New Study Finds Eating Fish May Lead to a Longer Life

salmonBy Emily Murray

As most of us already know, a diet rich in seafood is typically quite healthy. You may have heard it referred to as the Mediterranean diet, which incorporates fish as well as other nutritional habits common of cultures in southern Italy, Greece, and Spain.

There have been many studies that show omega-3 fatty acids, which are the healthy fats in fish, are beneficial for heart and brain health. Some conflicting research has been conducted regarding the use of omega-3 fatty acid supplements in the form of “fish oil.” In order to find a more definitive answer, researchers recently searched through 16 years worth of data from 2700 adults not taking fish oil supplements  ranging from 65 years and older. For the duration of the study, participants supplied medical information and underwent exams.

The results concluded that of those in the study, there was a 35% lower risk of death from heart disease in those who had higher levels of all 3 types of fatty acids present in their bodies. Additionally, it was discovered that their life span on average was 2 years longer than those who had lower amounts of fatty acids in their diets. These findings and more were reported in the Annals of Internal Medicine.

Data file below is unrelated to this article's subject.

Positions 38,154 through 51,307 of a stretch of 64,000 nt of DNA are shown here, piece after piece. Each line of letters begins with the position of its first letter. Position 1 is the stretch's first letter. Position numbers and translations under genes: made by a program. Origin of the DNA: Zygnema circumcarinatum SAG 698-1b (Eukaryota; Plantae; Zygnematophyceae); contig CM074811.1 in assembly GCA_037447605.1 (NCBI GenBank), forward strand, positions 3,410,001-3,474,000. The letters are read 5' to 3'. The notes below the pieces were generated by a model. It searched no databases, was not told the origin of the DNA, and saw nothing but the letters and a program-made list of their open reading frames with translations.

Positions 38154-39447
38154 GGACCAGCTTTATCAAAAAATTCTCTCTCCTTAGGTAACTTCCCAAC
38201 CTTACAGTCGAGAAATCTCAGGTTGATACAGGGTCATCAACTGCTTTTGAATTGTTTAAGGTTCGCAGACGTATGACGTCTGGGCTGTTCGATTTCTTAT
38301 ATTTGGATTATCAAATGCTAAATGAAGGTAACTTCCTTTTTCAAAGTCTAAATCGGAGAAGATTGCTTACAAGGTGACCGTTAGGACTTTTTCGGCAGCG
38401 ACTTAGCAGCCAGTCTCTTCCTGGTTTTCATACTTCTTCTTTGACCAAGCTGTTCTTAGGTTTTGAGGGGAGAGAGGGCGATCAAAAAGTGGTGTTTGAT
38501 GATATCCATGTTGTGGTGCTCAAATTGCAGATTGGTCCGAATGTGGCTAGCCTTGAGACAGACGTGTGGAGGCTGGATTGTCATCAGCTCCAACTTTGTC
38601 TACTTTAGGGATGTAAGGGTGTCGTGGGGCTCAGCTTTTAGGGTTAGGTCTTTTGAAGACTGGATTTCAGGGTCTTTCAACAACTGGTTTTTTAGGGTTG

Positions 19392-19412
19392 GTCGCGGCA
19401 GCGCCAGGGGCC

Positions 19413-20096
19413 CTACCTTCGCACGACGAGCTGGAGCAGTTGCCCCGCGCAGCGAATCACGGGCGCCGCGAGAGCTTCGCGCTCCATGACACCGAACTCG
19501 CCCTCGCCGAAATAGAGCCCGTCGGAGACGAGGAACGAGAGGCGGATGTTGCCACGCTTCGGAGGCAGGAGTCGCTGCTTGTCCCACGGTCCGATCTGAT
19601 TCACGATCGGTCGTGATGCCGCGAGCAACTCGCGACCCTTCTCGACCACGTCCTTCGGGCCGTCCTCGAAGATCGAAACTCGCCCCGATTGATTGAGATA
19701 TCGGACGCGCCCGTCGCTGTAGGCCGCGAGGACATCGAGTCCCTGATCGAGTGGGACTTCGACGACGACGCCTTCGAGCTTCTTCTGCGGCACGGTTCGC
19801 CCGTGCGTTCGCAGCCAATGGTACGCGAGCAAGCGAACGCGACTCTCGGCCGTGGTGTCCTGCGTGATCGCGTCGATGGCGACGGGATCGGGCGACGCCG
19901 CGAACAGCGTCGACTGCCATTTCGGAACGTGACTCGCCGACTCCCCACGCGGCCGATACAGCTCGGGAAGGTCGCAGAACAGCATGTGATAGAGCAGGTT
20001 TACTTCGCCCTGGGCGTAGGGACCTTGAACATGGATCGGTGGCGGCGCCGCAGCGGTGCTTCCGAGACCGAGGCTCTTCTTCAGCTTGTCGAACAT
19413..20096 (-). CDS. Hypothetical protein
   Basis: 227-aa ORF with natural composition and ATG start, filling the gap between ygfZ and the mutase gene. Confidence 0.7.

In addition to increasing longevity, fatty acids have also been tied to lower triglycerides, reducing inflammation and better heart health. Memory and the brain too are thought to benefit from it as well as conditions like depression. Fish and certain types of algae are rich in the several types of healthy fatty acids, the most crucial are believed to be EPA and DHA.

The average recommended amounts are 1.6 grams per day for men and 1.1 grams for women. If you want to try adding more omega 3 to your diet, the following foods are a great place to start – salmon, tuna, swordfish, eggs, fruit and many others!